'Demographic crisis': Central European leaders sign anti-migration declaration
Updated 01:57, 24-Sep-2021
Penelope Liersch in Budapest
Leaders from Czechia, Slovenia, Hungary, Serbia and Bosnia-Herzegovina attended the fourth demographic summit in Budapest./Attila Kisbenedek/ AFP

Leaders from Czechia, Slovenia, Hungary, Serbia and Bosnia-Herzegovina attended the fourth demographic summit in Budapest./Attila Kisbenedek/ AFP


Political leaders from Central and Eastern European have signed a declaration against migration as Europe faces what they call a "demographic crisis." 

The joint statement from close allies Hungary, Poland, Slovenia, Czechia and Serbia singles out migration as an issue rather than a solution to declining birth rates – and calls on the bloc to keep family policies under national jurisdiction. 

It comes as Hungary and Poland face ongoing legal action from the European Union over anti-LGBT+ policies. The governments also share a similar anti-migration stance, with barbed wire fences being built on the border of Poland to stop migrants trying to cross from Belarus. Hungary built a fence on its southern border in 2015.

The conservative leaders met with speakers and academics as part of the fourth Budapest demographic summit on Thursday. The group shared similar concerns that migration is changing demographics on the continent and now they are planning to increase their countries' populations through birth rates rather than taking people in.



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Strategies were also shared that they hope will help cement nuclear families and Christian values at the center of government policies. One element several leaders commented on was giving tax breaks to newlyweds and young families – something Hungary says has led to more children being born.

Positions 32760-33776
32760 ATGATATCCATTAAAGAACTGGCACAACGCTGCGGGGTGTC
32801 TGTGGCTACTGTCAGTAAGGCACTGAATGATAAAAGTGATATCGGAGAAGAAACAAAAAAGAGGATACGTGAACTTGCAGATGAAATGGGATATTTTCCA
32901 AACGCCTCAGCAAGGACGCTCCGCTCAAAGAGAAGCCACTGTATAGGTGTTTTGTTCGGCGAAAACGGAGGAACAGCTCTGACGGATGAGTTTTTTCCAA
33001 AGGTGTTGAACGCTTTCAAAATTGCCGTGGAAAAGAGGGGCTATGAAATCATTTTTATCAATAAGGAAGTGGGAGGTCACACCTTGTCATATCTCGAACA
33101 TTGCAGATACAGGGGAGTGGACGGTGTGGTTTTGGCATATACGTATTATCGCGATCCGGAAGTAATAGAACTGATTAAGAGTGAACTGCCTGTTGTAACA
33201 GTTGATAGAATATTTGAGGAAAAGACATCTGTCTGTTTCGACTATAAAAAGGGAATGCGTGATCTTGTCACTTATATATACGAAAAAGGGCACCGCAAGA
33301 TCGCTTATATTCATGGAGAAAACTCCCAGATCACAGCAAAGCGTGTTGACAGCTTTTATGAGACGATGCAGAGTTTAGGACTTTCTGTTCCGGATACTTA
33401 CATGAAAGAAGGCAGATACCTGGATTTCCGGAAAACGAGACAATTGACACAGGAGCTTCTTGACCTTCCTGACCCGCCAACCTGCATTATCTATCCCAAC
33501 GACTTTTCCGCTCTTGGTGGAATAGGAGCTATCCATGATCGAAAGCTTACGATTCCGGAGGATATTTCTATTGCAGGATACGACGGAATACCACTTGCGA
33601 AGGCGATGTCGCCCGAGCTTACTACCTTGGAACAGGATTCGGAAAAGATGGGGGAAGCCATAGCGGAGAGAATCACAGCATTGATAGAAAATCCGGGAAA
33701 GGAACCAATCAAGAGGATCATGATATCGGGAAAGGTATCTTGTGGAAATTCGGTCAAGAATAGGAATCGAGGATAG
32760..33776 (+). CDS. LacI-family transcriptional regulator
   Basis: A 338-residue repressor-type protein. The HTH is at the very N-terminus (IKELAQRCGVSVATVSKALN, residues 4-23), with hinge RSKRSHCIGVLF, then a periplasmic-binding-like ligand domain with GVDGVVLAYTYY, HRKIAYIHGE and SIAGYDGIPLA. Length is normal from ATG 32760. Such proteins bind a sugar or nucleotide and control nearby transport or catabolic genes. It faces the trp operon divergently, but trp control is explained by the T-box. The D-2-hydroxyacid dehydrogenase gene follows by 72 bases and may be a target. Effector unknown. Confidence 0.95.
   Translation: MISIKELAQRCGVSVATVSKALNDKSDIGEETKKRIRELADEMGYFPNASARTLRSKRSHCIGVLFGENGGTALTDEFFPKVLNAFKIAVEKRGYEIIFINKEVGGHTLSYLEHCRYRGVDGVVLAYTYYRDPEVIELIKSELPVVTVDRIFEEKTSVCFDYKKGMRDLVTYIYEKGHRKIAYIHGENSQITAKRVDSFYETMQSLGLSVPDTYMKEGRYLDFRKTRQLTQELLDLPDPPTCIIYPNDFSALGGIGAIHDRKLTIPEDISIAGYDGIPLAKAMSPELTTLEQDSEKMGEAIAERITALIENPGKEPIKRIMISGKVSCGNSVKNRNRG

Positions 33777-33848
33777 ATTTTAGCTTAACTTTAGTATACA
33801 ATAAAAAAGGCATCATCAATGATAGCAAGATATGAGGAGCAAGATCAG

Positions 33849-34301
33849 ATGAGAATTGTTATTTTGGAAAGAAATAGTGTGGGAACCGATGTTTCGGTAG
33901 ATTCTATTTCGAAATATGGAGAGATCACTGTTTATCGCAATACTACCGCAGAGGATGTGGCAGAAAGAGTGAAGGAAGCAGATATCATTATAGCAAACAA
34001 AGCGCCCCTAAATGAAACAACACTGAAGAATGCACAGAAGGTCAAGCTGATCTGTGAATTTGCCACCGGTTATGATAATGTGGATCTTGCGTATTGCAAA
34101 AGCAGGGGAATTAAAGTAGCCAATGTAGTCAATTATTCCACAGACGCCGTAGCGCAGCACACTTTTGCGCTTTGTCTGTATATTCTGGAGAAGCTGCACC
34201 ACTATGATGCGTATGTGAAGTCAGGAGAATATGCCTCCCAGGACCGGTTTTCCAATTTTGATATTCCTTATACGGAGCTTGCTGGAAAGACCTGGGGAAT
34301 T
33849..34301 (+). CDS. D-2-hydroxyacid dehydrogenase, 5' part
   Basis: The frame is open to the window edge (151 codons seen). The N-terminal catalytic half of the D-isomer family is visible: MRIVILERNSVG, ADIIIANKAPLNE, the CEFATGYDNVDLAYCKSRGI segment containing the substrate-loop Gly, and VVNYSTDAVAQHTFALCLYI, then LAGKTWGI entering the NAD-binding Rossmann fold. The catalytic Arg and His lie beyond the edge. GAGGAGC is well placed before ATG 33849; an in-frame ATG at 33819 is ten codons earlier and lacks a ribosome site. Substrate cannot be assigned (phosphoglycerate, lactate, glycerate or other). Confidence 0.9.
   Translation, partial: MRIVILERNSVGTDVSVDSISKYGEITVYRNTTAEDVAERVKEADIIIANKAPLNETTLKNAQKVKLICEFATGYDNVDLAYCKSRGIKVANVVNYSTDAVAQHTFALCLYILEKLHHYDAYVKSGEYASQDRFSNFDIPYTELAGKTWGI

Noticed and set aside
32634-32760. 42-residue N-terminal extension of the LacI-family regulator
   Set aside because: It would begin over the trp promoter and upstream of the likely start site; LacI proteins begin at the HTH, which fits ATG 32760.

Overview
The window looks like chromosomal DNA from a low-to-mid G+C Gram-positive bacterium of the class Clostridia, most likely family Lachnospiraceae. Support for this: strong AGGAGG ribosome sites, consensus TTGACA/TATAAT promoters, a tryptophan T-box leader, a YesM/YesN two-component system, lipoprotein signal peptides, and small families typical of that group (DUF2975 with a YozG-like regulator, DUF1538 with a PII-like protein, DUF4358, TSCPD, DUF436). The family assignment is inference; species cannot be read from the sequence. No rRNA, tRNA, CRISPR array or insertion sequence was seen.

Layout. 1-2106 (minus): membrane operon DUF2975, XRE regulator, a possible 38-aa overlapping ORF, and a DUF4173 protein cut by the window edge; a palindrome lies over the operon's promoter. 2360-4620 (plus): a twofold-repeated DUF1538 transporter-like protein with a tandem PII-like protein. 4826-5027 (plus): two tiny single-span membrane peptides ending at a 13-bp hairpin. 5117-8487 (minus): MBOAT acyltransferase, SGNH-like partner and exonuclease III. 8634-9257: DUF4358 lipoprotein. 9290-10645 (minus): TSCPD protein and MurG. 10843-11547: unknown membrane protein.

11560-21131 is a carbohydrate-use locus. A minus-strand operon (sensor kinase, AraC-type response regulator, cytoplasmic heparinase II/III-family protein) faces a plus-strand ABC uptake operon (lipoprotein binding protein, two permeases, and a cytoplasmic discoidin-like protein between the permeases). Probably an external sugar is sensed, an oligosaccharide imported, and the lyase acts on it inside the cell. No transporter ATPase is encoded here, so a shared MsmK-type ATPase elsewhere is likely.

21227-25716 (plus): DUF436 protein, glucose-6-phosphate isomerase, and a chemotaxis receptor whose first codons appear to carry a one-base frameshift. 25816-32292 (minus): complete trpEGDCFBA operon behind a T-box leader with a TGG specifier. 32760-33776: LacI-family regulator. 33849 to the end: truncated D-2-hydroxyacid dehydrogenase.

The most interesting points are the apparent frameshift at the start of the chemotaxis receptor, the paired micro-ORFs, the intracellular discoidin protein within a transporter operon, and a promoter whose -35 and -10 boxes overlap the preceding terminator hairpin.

Hungary's right-wing Prime Minister Viktor Orban set the tone for the two-day event, declaring his country vaccinated against "woke" thinking. He also defended Hungary's anti LGBT+ law that bans promotion and display of homosexuality and gender change to under-18s. The recent legislation has been widely condemned and criticized for conflating homosexuality with paedophilia. 




Orban reiterated that Budapest would not back away from the legislation following recent challenges from Brussels. The law is seen to be breaking the values of the union and discriminating against people based on their orientation.

Former U.S. Vice President Mike Pence was one of the key speakers at the first day of the summit, visiting Hungary for the first time. He used his speech to congratulate Budapest and its neighbors for upholding a firm stance on migration, saying a government cannot support working-class families and immigrants. 

He also spoke of traditional family values that he believes are being pushed aside in many parts of the world. 

"The good news is here in Hungary and elsewhere in the region, we find proof that through good leadership and the right policies demographic decline can be reversed. I believe it's no coincidence this restoration of the family is taking place in Hungary and Poland and in countries through the region, I think it's happening here for a reason," he told the audience.

Many of the politicians attending the summit are facing national elections within the next 12 to 18 months. The anti-immigration stance has been popular with Orban voters in Hungary, with Czech Prime Minister Andrej Babis campaigning on similar values. The stance on migration and issues such as gay rights is in stark contrast to many other EU nations. 


Video editing: Andras Nagy

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